Renovating homes could cut emissions by 19Mt – SDC
Refurbishing the existing housing stock to make it more energy efficient could save between 9 and 19 million tonnes of carbon by 2020, according to the Sustainable Development Commission.
In a new report, Stock Take, the SDC says that by tightening regulation and incentivising home owners and the construction industry, the UK could make dramatic strides towards meeting its climate change and recycling targets.
As well as a cut in total carbon emissions from existing homes, the proposals would produce water savings of 30% in each household, cut construction waste in half within 10 years, and cut household waste by 20%, the report says.
“Tackling resource efficiency in existing homes requires a comprehensive package of measures to deliver a step change. But the rewards from implementing these changes will be great,” the report says.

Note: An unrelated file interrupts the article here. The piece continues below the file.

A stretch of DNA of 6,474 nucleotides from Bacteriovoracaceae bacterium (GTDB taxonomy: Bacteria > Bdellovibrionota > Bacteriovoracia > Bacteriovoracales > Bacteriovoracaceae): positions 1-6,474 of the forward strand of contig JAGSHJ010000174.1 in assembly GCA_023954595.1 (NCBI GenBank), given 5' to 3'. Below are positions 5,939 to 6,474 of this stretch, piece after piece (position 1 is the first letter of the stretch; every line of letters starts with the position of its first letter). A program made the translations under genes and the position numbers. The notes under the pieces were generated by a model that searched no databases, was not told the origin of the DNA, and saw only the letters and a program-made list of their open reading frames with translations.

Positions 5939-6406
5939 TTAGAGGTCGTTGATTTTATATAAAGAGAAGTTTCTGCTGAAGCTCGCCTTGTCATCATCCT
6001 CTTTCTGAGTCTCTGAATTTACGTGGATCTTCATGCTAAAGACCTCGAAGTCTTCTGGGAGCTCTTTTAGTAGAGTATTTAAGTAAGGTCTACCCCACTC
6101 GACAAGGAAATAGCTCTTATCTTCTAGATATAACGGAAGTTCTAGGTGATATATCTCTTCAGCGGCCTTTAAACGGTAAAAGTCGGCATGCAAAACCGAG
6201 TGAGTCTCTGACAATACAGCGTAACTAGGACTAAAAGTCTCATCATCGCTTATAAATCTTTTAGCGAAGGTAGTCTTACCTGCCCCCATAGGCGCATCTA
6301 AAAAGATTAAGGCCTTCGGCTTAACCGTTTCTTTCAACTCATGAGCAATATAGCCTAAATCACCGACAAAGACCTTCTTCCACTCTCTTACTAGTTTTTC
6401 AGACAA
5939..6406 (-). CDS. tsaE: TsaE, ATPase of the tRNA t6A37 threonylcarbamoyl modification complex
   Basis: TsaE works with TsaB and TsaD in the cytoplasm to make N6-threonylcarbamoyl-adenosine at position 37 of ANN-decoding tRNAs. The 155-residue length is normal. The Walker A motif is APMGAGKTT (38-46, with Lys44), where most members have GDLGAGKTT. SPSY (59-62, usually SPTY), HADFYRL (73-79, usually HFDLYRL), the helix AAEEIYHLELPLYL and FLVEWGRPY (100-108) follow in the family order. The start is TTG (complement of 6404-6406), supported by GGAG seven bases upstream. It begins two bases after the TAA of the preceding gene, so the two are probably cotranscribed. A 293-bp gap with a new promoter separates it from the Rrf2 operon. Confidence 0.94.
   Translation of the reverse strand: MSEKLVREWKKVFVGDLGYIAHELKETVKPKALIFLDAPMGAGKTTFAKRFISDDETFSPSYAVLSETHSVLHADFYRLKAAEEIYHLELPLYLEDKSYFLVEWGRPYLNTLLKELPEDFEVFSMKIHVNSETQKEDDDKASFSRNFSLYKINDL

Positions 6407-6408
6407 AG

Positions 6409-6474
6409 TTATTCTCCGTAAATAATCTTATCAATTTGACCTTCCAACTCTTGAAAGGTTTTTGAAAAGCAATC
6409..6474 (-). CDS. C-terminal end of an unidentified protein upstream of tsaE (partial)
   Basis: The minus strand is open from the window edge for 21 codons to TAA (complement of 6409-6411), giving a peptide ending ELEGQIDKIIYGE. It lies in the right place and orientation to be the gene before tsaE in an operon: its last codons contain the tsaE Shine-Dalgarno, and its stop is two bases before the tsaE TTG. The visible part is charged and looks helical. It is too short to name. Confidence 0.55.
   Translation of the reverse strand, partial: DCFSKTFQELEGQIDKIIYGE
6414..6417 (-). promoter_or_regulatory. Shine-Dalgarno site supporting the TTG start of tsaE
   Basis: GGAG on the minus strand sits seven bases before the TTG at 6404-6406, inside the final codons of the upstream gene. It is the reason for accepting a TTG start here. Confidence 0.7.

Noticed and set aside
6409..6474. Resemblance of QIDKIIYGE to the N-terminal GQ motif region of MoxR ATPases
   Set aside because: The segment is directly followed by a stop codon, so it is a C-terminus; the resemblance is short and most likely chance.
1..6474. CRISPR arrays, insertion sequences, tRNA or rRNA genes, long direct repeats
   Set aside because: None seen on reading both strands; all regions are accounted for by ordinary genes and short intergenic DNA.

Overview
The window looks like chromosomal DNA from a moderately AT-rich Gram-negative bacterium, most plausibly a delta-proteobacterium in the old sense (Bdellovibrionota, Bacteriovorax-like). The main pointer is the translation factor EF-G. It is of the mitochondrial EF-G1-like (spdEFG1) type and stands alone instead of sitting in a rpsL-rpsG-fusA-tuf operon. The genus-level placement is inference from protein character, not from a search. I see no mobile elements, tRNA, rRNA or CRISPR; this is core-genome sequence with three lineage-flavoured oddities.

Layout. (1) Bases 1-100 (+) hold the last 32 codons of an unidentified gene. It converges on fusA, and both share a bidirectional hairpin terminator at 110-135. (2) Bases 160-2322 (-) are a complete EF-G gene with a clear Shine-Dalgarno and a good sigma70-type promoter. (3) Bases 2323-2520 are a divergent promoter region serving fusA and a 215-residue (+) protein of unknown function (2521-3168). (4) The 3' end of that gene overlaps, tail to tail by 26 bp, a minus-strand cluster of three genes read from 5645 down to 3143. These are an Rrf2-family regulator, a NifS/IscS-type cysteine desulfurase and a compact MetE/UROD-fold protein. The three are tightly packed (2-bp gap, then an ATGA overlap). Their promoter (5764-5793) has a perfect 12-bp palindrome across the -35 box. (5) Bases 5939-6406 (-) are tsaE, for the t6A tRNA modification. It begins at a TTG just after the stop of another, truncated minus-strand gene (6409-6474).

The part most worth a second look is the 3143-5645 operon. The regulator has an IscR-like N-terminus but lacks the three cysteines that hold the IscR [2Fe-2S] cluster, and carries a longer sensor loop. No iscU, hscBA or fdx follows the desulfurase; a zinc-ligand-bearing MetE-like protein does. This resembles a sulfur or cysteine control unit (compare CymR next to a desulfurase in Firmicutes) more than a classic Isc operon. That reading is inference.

Proposals include setting a framework to encourage people to retrofit their properties to make them more efficient, through a new code for sustainable buildings. This would set minimum standards for major refurbishments.
The report also calls on government to offset the additional carbon emissions from new housing developments through refurbishment of the existing housing stock.
Other recommendations include more use of smart metering – which allows householders to see how much energy and water the are using and how much it costs them – and integrating sustainability into building regulations.
The SDC also calls for the government to set VAT at 11-12% for both new housing and renovations – at the moment the tax system favours new development, which is more resource intensive.
© Faversham House Ltd 2022 edie news articles may be copied or forwarded for individual use only. No other reproduction or distribution is permitted without prior written consent.